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Alexis RaskChief Revenue and Operating Officershopkick
Marketing technology isn’t magic—even the most powerful tools are only as effective as the data they are fed, and when it comes to targeting consumers in physical stores, data is limited. Alexis Rask, chief revenue and operating officer at shopkick, a shopping-companion app that drives customers to stores through personalized offers and rewards, spoke with eMarketer’s Maria Minsker about the challenges that physical locations present.
eMarketer: Shopkick occupies a unique position in facilitating the relationship between retailers, brands and consumers. Where does the company fit in the marketing stack?
Alexis Rask: Shopkick transforms shopping for consumers by adding a digital, interactive layer to the physical world. From a retailer’s perspective, we’re influential in directing our users to particular stores, so they win new audiences. And when it comes to brands, they’ve never been able to have a one-to-one dialogue with consumers inside stores. Shopkick changes that by opening up the path to purchase through a mobile platform that’s in the store with consumers.
eMarketer: What are the CRM challenges associated with matching someone’s digital identity to the identity of a customer who just walks into a store, and how can marketers solve this problem?
eMarketer: What about the idea of a universal identifier? Can that be leveraged for more targeted in-store marketing?
Rask: A lot of data companies claim that consumers can create a universal identifier on a person, but that is extrapolated attribution at best, not explicit attribution. Marketers who don’t have deep technical chops may think they’re getting that 360-degree view, but that’s not accurate because data companies usually don’t own any first-party data. The platforms that have a direct relationship with the consumer, such as Facebook, Google and shopkick, are much better at doing that because we have a first-party relationship with a consumer.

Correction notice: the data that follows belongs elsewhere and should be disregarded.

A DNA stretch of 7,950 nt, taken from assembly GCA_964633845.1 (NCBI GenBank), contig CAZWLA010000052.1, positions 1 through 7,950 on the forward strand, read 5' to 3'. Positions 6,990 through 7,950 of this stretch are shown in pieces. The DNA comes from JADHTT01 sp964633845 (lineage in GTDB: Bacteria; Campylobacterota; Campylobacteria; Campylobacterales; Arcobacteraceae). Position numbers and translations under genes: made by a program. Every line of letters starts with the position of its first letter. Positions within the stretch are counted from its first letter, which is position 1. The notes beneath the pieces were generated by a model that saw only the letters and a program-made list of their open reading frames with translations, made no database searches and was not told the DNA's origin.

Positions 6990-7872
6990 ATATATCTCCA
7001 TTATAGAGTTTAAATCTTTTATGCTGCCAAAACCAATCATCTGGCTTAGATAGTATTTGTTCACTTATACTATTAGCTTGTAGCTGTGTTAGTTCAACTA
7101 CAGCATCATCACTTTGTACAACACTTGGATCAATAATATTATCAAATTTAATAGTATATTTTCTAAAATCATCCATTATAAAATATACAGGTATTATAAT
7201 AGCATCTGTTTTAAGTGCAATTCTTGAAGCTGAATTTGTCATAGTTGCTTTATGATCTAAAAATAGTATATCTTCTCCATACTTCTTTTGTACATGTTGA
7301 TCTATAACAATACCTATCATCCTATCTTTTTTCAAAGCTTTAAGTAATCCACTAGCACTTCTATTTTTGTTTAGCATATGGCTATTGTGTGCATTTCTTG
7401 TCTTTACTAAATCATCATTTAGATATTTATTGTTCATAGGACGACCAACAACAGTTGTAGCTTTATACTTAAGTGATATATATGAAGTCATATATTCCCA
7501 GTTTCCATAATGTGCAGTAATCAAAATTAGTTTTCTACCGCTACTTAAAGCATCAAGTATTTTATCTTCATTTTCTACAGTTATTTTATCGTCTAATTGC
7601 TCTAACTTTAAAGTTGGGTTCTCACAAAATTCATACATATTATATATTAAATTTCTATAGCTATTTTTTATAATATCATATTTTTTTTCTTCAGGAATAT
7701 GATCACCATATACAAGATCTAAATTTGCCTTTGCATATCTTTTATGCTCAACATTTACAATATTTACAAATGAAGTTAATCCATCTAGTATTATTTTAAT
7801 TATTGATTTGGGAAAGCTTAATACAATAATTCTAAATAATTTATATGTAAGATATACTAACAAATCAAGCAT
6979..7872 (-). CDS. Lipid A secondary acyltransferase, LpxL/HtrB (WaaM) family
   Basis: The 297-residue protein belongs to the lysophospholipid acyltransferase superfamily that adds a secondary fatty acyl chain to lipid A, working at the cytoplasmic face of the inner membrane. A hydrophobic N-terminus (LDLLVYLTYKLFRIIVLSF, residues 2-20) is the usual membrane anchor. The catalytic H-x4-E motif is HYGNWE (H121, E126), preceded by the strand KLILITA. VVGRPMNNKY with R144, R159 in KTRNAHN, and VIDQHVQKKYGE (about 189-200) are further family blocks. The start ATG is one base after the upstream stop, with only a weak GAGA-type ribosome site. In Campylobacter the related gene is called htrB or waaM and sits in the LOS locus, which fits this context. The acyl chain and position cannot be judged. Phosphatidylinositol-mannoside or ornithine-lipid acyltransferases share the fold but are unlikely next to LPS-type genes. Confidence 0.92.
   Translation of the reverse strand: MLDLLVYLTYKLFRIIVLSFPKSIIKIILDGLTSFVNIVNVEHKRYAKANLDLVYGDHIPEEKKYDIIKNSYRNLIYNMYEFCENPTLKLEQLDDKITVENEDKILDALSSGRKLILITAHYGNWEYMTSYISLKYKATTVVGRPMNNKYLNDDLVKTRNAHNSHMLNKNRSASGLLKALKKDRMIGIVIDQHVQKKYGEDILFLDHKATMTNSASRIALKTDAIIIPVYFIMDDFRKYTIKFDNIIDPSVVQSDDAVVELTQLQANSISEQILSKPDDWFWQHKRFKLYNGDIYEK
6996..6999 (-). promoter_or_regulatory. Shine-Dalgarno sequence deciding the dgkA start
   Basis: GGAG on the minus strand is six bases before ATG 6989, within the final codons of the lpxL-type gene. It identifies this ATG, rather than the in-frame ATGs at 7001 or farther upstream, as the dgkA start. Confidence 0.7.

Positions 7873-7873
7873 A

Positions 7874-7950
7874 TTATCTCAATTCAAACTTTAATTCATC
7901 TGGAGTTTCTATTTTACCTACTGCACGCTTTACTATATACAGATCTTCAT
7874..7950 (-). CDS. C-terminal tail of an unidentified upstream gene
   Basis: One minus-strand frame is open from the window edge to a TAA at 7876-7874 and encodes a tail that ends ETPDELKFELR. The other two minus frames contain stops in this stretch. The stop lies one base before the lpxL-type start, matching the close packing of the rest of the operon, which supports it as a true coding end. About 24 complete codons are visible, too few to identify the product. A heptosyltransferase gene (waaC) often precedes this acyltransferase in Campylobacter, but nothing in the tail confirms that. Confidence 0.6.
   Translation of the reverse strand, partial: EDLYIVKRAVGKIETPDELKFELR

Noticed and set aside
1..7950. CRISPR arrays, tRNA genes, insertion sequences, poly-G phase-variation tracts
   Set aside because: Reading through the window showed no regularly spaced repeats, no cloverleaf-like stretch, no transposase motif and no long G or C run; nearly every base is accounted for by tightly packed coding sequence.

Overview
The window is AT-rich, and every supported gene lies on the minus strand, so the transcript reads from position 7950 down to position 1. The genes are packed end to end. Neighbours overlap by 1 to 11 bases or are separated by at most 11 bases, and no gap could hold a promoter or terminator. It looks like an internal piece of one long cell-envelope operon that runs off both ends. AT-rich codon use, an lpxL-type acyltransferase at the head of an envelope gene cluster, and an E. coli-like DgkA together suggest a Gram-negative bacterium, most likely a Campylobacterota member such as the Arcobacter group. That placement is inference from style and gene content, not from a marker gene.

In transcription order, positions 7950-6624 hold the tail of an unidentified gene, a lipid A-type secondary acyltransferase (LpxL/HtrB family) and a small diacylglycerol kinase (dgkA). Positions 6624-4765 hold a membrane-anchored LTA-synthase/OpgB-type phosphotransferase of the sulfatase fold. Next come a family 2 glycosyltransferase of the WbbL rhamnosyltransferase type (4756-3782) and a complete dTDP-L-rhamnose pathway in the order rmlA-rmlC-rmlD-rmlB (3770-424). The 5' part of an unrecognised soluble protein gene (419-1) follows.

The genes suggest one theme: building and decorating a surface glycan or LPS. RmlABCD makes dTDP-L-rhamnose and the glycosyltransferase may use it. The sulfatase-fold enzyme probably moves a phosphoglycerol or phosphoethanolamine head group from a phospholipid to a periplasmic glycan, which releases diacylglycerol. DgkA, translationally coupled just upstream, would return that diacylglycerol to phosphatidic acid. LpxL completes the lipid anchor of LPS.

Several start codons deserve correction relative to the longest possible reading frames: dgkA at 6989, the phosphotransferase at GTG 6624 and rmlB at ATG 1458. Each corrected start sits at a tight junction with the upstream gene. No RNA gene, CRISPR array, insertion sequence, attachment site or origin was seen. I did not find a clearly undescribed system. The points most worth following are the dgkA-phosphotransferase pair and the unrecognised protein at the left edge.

eMarketer: In what ways is mobile marketing technology helping combat showrooming?
Rask: Mobile marketing technology can drive consumers into stores more often and push them to buy more because the mobile layer provides digital tools in the physical space. That’s where the big opportunity is.
Six years ago, everyone thought showrooming was going to put everybody out of business, but now there’s more digital- and mobile-influenced commerce than there is showrooming. Of the $3.2 trillion spent in physical stores last year, $1.5 trillion of that was influenced by technology.
eMarketer: Is omnichannel marketing still a pipe dream, especially when it comes to merging digital and physical realms?
Rask: The omnichannel promise rallies around delivering content in the right context to drive commerce. Marketers are attuned to think about the four Ps: product, price, place, promotion. We think they should be thinking about the three Cs: content delivered in the right context to drive commerce. Every marketer has to think about their strategy in this way, because it’s going to help them connect online and offline behaviors.
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